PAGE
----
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I'm trying to move myself up in Google (who isn't ^_^ :) ). I did a search for my page and currently only the main splash page shows up, which is a great start, but I want all of my pages to be indexed, because of substantially different content to each. First of all, does Google actually use Meta tags? I heard that they completely ignore them (well, desc. & Keywords), and rely everything on the spider algorithms.


My page works by using the ID in the URL to load in the content of the page, and do other specifics with PHP to write the page so it matches the section (Title, non-working mouseovers, etc.), but the whole structure stems from one PHP file.


Does Google(and other search engines) see the URL tailed by the unique ?id=something as completely independent pages? or does it know that there only exists the one PHP page that dynamically loads in the different content?


My other question is regarding internal links. I've written all of my links without the whole URL, and opted for the link being like: <a href="?id=main">. Does this confuse Google(and again, other search engines), and should I actually have the full URL in there instead?





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There are a variety of opinions on this (as everything... right?) but here's mine... and I've researched it quite a bit!


Does Google index pages with dynmaic urls (www.yoursite.com/index.php?var=1&blah=blah&etc=1)... yes.


Does Google rank static (and static appearing pages) better... yes.


You can make your pages look static with just a little knowledge and some recoding. Now, it's a lot easier if you wrote the pages... because you know where to look.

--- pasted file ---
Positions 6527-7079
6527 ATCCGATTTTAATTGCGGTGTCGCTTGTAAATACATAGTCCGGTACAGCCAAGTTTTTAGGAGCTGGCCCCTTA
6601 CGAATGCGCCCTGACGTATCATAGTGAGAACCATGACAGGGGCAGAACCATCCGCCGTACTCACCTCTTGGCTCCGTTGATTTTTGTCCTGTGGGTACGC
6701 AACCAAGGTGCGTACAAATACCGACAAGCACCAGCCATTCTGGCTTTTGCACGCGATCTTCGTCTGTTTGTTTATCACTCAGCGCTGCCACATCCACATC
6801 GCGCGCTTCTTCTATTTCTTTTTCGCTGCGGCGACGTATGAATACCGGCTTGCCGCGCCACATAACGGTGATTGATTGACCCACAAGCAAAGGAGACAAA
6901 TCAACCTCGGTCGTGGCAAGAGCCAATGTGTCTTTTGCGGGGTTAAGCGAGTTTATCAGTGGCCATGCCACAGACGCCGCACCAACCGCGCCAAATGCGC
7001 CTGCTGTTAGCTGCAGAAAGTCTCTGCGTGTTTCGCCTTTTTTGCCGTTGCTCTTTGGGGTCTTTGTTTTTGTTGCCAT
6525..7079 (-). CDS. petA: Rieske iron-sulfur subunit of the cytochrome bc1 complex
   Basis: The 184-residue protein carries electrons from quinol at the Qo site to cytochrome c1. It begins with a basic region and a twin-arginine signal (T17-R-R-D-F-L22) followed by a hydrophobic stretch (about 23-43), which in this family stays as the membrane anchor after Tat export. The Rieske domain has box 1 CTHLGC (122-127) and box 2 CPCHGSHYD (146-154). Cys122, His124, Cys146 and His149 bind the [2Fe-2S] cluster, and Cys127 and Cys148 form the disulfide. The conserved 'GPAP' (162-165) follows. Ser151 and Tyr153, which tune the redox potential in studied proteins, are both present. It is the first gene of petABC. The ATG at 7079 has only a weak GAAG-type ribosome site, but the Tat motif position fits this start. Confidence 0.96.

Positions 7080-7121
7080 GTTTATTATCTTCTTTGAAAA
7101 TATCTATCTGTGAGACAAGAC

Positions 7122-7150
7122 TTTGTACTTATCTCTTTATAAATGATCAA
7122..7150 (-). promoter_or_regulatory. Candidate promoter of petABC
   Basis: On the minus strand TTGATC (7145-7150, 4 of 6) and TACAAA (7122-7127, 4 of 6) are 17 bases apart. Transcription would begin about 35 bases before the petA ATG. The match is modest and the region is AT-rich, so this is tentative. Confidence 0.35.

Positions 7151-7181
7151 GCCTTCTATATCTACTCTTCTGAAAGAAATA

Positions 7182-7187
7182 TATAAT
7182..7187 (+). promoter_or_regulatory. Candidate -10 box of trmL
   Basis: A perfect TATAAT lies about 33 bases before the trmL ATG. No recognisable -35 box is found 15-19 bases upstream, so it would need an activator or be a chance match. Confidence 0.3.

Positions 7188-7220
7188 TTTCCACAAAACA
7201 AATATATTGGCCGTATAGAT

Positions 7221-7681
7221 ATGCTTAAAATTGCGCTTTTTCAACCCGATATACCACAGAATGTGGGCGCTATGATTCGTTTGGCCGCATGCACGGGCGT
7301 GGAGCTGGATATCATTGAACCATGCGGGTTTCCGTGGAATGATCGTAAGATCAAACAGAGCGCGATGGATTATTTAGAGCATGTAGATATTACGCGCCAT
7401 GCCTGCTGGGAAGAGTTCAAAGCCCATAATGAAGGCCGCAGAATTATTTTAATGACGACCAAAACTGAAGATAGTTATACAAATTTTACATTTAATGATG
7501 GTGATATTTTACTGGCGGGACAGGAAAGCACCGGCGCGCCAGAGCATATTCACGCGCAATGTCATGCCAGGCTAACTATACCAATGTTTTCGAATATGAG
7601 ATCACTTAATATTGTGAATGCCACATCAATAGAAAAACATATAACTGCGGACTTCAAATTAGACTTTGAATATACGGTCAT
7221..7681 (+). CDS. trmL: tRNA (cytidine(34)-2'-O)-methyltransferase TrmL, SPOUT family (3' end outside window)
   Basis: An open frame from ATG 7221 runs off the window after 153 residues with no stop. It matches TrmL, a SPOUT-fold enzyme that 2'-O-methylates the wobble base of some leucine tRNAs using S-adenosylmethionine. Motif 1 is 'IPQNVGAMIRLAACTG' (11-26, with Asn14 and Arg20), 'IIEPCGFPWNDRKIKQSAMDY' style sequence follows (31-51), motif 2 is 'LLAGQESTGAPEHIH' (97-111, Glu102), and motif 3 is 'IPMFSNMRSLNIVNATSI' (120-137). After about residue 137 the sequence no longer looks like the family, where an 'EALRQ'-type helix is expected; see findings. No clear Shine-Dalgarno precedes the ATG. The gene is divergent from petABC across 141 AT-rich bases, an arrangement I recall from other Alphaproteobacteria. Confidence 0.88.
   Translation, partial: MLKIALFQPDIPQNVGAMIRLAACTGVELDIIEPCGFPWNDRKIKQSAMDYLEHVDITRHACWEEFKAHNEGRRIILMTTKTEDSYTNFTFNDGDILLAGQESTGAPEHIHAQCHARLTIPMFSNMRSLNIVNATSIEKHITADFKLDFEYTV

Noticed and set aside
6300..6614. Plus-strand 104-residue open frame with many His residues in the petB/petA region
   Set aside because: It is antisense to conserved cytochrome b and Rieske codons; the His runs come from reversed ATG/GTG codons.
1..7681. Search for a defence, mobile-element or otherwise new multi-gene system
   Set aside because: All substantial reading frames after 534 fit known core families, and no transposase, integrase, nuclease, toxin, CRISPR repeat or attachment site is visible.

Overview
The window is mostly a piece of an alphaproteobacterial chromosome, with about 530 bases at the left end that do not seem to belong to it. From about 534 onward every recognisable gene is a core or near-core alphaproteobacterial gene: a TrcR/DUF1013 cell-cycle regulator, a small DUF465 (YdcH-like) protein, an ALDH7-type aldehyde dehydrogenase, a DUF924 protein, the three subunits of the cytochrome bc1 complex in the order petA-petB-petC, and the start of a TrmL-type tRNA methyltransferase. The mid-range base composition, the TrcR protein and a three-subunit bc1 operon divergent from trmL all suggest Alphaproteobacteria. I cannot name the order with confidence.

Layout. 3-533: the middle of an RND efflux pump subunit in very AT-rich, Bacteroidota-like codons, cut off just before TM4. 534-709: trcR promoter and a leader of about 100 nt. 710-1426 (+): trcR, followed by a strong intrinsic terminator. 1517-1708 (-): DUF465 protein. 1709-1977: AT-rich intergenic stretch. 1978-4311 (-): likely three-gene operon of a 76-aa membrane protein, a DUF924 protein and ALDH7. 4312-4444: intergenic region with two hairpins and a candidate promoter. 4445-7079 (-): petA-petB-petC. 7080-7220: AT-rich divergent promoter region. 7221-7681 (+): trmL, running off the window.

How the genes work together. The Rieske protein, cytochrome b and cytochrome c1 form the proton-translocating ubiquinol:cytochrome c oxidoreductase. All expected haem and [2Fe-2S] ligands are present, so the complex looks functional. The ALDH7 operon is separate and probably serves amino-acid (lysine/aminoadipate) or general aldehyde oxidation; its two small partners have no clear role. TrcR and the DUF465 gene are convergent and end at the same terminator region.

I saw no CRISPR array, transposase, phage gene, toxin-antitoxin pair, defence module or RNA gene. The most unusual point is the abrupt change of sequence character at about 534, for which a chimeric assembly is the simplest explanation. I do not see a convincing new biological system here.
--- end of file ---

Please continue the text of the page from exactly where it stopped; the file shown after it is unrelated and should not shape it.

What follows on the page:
If you are trying to recode someone else's code, and it's a big one, then you're in for a lot of sleepless nights... it's not easy.


Do a search on mod rewrite and also 'force type'


Both methods work great.


Here's another hint... download Gallery, the script, and look at the htaccess file that creates the search engine friendly urls... good stuff there. They use modrewrite to pass the variables straight out of the url before the script is even executed and the rewrite the urls.


Very cool.

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Does Google index pages with dynmaic urls (www.yoursite.com/index.php?var=1&blah=blah&etc=1)... yes.


Does Google rank static (and static appearing pages) better... yes.

Concur, as time goes on better and better incorporation of dynamics.


I do know that google DEFINITELY uses description tags, keywords I am unaware.

Concur with regard to description tags (you can convince yourself by looking at indexed sites with decent PageRank... the description is used in the SERPs (search engine ranking pages). Keyword tag is not important with Google; however, do not disregard them in that they are used by others and 'others' do play a role (albeit small, but you never know about the future [especially these days]).

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Whoa! Time to take out the Extra-Strength Advil! :)


Keyword tag is not important with Google; however, do not disregard them in that they are used by others and 'others' do play a role (albeit small, but you never know about the future [especially these days]).


Oh for sure. I'm gonna focus on Google for the time being, and then move from that to all other search engines. I wish I was advanced enough to just make it all right the first time, but alas, I've got a lot to learn.